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Jul 14, 2014

Get Fact: testing Ian Plimer on wind and solar power

Ian Plimer, an ally of Gina Rinehart, has written a new book criticising environmentalists and casting doubt on climate change. Renewable energy expert Dr Mark Diesendorf does some fact-checking.

No doubt Professor Ian Plimer is an expert geologist. He drew upon that knowledge in writing his well-known 1994 book attacking creationists, Telling Lies for God. Unfortunately his attempts to critique renewable energy in his new book Not for Greens demonstrate that he is out of his depth in this field. His treatment of renewable energy is mostly nonsense from start to finish.

Not for Greens will be launched in Sydney today. Crikey ran a fact-check of Plimer’s key assertions on climate science last week; here I’m fact-checking what he says in my area of expertise, renewable energy.

Plimer’s book has no pretensions of scholarship, since it lacks references, and its discussion of renewable energy is clearly not based on scholarly research by himself. He simply rehashes false myths, mostly originating in propaganda disseminated by supporters of fossil fuels and nuclear energy. These myths have been refuted again and again by experts in renewable energy. Here I’ll address a few of Plimer’s howlers on wind and solar power.

A serious error is Plimer’s claim that wind is “totally unreliable” and that “no carbon dioxide-emitting coal-fired thermal power station has been replaced by a wind farm“. Actually South Australia has nominally two coal-fired power stations, several gas-fired power stations and many wind farms. As a result of the growth of wind generation to an annual average of over 27% of electricity generation, one of the coal stations is now shut down for half the year and the other for the whole year. Although gas capacity has not increased, the state’s electricity supply system is operating reliably. Clearly wind is partially reliable, despite its fluctuations.

Plimer then attempts to generalise his above incorrect claims to the notion that wind farms “cannot produce continuous electricity without coal, gas, nuclear, hydro or geothermal backup“. This notion has been refuted by hourly computer simulations of the operation of large-scale electricity supply systems with 80 to 100% renewable energy in several countries and regions (reviewed in Chapter 3 of Sustainable Energy Solutions for Climate Change). These studies use actual hourly data on electricity demand and renewable energy supply, striving to balance supply and demand each hour over periods ranging from 1 to 10 years.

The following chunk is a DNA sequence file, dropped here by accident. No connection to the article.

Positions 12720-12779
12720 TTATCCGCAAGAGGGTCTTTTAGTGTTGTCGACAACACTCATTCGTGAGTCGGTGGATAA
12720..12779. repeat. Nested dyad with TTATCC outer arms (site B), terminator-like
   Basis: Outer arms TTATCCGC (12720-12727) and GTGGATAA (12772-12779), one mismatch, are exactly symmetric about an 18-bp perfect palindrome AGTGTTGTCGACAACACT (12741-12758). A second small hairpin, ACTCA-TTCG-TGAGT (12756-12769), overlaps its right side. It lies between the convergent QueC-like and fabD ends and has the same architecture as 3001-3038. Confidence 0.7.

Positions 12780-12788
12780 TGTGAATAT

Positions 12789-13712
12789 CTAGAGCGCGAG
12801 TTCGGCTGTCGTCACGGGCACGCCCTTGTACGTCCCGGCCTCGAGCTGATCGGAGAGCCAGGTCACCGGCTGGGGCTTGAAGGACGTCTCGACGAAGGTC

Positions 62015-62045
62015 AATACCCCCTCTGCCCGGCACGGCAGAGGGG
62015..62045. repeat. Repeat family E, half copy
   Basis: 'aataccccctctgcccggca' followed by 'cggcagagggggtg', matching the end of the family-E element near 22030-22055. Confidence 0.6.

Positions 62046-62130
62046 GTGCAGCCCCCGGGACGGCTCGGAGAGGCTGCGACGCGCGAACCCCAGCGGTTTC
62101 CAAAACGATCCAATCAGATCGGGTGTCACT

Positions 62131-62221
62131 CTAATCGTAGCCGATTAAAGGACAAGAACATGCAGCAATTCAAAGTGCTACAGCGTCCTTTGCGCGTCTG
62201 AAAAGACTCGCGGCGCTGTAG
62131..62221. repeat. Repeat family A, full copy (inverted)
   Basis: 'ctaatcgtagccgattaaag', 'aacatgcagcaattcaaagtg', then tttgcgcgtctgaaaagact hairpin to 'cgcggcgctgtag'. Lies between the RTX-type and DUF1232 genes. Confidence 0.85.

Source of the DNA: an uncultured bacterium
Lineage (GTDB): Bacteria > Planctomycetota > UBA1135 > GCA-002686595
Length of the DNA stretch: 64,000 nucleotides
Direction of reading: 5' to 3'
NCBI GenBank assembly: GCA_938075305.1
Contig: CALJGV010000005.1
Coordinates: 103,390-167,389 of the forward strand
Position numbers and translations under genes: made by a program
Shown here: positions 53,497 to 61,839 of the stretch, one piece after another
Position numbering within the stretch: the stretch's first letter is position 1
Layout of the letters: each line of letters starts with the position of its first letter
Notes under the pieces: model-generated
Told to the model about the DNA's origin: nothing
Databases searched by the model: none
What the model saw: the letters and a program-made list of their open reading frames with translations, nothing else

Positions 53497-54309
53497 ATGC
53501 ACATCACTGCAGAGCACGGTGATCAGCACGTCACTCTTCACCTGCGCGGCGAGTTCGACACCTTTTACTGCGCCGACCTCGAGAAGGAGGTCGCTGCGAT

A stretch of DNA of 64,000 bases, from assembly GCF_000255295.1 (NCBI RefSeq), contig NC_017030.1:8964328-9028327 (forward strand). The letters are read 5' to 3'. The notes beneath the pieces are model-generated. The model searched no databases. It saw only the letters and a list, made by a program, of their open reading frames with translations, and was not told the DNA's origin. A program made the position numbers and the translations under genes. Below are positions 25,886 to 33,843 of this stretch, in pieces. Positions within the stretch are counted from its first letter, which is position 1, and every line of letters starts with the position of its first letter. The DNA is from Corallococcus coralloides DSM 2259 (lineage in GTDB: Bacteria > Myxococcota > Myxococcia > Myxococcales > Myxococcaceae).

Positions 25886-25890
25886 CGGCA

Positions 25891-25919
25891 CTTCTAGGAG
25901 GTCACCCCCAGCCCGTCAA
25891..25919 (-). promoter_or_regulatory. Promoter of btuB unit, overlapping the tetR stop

For instance, our research at UNSW simulating the Australian National Electricity Market uses only commercially available renewable energy technologies (scaled-up wind, solar and biomass, together with existing hydro). We find that 100% renewable energy could have supplied electricity in 2010 with the same reliability as the polluting fossil-fuelled system. While we would not operate the grid on 100% wind alone, we could operate it on the above mix of renewable energy technologies with different statistical properties. Furthermore, using the Australian government’s own conservative projections to 2030 for the costs of renewable energy technologies, we find that 100% renewable electricity would be affordable.

The relevant papers by Ben Elliston, Iain MacGill and myself, published in peer-reviewed international journals, can be downloaded from my UNSW website.

In discussing the energy inputs needed to build a wind turbine, Plimer claims that “the correct figure for payback of just the embedded energy is probably more in the order of 15 to 20 years. Whatever the figure is …“. The weasel words “probably,” “in the order of” and “whatever the figure is” suggest that Plimer is either guessing or misrepresenting the result and trying to cover himself. Actual life-cycle assessments find that, depending upon the site and type of wind turbine, the energy payback period (in terms of energy, not money) is actually three to nine months!

Plimer greatly exaggerates the land use and associated environmental impacts of wind farms, by taking the land they span and misrepresenting it as the land they occupy. Wind farms actually occupy only 1% to 3% of the land they span. They are normally erected on agricultural land and it’s rare that a single tree is cleared. They bring supplementary rental income to the farmers who host them (typically $8000 to $10,000 per turbine per year in Australia), and increasingly bring financial benefits to local communities.

Other errors and misrepresentations abounding in Plimer’s account include:

  • The small subsidies to renewable energy under the Renewable Energy Target are not paid “even when a wind farm is shut down”, because they are paid per megawatt-hour of electricity generated, not per megawatt of generating capacity.
  • Furthermore, they are not paid by taxpayers, but by a tiny increase in retail electricity price paid by electricity consumers (except large consumers who have gained exemptions). This increase is offset by a decrease in wholesale price of electricity.
  • Although Plimer correctly writes that “wind turbines can only extract about 45% of the available kinetic energy,” he omits to put this into context: ordinary coal-fired power stations can only convert into electricity 30% to 40% of the energy stored in the coal.